Sunday, January 31, 2021

This Valentine's Day send a Valentine Elephant

This elephant started out intended as a "Good Luck" Elephant. As I was finishing it I realized that we are only about two weeks from February 14 and, while you might choose to change the pattern on his sides to something that features hearts or flowers, this lovely little elephant would make a really special Valentine's gift.  

Of course, you could make it even more special by threading a diamond ring on his trunk-- that would really be unforgettable. No, I take that back. That might just come off as pretentious and overbearing. Just go with the elephant, it is heart warming and sincere. And have a wonderful (possibly socially distanced) Valentine's Day. 

This pin loom elephant pattern is featured in the book Adorable Beasts along with 29 of his best pin loom friends. 

Once you have woven your pin loom elephant (or other preferred valentine object) you can decorate it with any design.  The designs on the left are a few that might work for you. 


Sunday, January 10, 2021

Pin Loom Panda, a new beast for a New Year

It's a new year and like a lot of people, I want to do everything I can to make it better than the last one. So this seems like a great time to introduce a new "adorable beast". The panda is not in the Adorable Beasts book although the bear is-- you can see the difference between them in the picture at the bottom of this post.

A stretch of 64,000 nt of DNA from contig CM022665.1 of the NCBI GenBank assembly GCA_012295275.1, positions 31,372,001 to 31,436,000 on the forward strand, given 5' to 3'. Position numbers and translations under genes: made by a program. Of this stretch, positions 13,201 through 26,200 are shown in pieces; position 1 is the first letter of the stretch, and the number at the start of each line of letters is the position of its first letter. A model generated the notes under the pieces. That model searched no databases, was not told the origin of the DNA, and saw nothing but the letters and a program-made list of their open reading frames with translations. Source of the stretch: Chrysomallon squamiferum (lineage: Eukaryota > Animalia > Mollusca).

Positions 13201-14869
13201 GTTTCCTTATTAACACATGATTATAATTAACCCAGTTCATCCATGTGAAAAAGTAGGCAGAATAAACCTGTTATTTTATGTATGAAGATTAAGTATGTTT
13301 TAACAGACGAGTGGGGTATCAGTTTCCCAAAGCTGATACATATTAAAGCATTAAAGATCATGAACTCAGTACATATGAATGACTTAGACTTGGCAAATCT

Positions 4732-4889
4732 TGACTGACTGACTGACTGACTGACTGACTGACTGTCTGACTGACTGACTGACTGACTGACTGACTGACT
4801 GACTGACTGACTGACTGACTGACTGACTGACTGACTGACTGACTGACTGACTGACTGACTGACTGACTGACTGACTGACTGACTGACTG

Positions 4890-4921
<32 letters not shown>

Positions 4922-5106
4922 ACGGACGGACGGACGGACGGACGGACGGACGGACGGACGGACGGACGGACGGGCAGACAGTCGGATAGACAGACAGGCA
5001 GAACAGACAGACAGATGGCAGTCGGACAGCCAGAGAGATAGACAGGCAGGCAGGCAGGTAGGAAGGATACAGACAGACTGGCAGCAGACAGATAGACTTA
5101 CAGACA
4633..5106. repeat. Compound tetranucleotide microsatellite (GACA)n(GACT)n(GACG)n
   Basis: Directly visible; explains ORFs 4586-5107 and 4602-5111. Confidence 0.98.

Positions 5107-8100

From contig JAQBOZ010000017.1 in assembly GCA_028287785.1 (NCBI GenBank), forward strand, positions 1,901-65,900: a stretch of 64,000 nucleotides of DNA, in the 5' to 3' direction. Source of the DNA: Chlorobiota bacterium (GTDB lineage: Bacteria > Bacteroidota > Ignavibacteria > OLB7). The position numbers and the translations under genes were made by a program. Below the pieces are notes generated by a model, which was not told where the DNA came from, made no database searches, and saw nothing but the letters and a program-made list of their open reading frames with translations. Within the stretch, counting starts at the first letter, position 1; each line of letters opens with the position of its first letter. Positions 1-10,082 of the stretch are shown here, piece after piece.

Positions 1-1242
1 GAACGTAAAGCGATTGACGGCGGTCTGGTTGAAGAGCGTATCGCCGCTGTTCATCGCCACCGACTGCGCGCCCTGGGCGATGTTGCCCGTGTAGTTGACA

This means that with a few alterations from the original bear pattern found in Adorable Beasts, and with a change of colors of course, you can delight your world with a special panda mascot, or a whole panda family. 

To make a panda you will need the original bear pattern found in the Adorable Beasts book.  (Just look slightly to the right of this post and you will see all the particulars on the book.)  The difference between the Adorable Beasts' bear and the panda is the size of the head and neck. In order to look like a respectable panda, the head must be a larger size than you will see in the original pin loom bear.                 

Follow the directions for the Adorable Beast's bear making these changes--

1. Instead of using 4" x 6" rectangles for the body, make the body using two black 2" x 4" pieces for the front of the body and two white 4" x 4" pieces for the back of the body. 
2. Make the legs just as directed in the book using black yarn. 
3. Make the neck 7" around. 
4. Make the face by using a 3" x 3" square, or use a 4" square--tucking the extra cloth to the inside. 
5. Make the ears in black and add extra large black spots for the eyes. I also made the black nose bigger and more pronounced on the panda.  

These changes in the bear's dimensions seem relatively minor, but they are enough to produce a pretty darn good panda. Enjoy! 

If you have any questions about this process, feel free to get in touch. My email is located in the right hand column at the bottom. You just need to take the spaces out. I would love to hear from you. 
Margaret (Meg) Stump